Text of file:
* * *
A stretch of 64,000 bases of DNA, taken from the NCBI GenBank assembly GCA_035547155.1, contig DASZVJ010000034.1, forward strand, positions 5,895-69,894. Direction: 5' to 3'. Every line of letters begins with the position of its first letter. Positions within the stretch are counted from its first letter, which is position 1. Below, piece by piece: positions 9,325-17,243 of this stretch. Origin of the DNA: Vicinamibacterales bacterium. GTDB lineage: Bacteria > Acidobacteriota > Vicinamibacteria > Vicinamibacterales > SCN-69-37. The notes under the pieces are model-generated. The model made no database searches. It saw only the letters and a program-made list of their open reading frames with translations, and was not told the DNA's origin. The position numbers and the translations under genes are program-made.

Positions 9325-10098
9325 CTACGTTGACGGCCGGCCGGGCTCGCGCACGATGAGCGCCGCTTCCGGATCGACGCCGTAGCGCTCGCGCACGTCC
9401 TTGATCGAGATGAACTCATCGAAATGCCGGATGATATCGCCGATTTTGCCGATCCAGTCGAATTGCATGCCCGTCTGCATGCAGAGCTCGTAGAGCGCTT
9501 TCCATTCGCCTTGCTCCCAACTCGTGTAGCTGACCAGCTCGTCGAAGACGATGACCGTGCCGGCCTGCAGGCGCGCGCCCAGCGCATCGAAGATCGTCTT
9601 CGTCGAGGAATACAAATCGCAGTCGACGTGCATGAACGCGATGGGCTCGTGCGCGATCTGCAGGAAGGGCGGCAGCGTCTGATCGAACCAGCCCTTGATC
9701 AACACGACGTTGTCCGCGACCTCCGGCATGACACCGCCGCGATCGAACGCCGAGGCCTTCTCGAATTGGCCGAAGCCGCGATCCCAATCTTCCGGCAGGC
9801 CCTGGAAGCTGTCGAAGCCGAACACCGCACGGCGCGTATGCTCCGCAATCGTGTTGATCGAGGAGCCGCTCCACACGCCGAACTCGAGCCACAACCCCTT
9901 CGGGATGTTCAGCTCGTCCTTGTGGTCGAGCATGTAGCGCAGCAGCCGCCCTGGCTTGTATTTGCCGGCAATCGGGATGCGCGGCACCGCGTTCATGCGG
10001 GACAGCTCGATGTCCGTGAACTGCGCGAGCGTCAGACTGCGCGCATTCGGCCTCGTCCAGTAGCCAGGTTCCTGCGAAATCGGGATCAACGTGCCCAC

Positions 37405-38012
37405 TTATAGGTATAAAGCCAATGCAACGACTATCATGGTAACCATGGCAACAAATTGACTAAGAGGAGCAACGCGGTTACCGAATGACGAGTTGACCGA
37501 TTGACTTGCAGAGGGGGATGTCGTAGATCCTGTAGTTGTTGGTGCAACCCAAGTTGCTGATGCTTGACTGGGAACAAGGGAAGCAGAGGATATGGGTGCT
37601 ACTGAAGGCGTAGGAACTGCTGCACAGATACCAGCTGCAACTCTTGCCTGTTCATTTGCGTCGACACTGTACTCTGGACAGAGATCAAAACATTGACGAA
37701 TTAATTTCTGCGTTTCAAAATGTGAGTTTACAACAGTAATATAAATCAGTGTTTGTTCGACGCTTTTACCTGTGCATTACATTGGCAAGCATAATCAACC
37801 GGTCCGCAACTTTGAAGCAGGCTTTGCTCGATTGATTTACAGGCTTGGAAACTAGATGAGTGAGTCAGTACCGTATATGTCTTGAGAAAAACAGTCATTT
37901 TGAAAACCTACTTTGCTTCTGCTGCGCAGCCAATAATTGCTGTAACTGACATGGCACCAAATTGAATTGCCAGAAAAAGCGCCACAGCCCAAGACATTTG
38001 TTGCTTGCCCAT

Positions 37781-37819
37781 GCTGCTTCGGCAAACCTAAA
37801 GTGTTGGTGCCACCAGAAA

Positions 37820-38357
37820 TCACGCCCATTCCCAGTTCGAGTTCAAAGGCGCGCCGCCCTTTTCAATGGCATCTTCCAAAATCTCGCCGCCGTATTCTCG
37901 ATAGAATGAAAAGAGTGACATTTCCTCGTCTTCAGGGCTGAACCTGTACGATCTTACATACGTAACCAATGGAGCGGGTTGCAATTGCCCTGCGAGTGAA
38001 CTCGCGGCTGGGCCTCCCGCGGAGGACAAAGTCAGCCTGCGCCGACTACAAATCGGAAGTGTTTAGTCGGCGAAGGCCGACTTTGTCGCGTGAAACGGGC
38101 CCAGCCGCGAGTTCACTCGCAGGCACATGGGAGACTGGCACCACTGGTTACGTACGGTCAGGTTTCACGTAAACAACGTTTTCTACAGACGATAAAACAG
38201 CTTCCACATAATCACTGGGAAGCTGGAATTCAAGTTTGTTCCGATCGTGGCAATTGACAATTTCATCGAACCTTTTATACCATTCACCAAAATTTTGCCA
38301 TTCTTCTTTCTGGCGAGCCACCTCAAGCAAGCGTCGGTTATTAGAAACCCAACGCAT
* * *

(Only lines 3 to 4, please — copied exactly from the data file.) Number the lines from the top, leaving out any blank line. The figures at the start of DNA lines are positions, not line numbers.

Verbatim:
9325 CTACGTTGACGGCCGGCCGGGCTCGCGCACGATGAGCGCCGCTTCCGGATCGACGCCGTAGCGCTCGCGCACGTCC
9401 TTGATCGAGATGAACTCATCGAAATGCCGGATGATATCGCCGATTTTGCCGATCCAGTCGAATTGCATGCCCGTCTGCATGCAGAGCTCGTAGAGCGCTT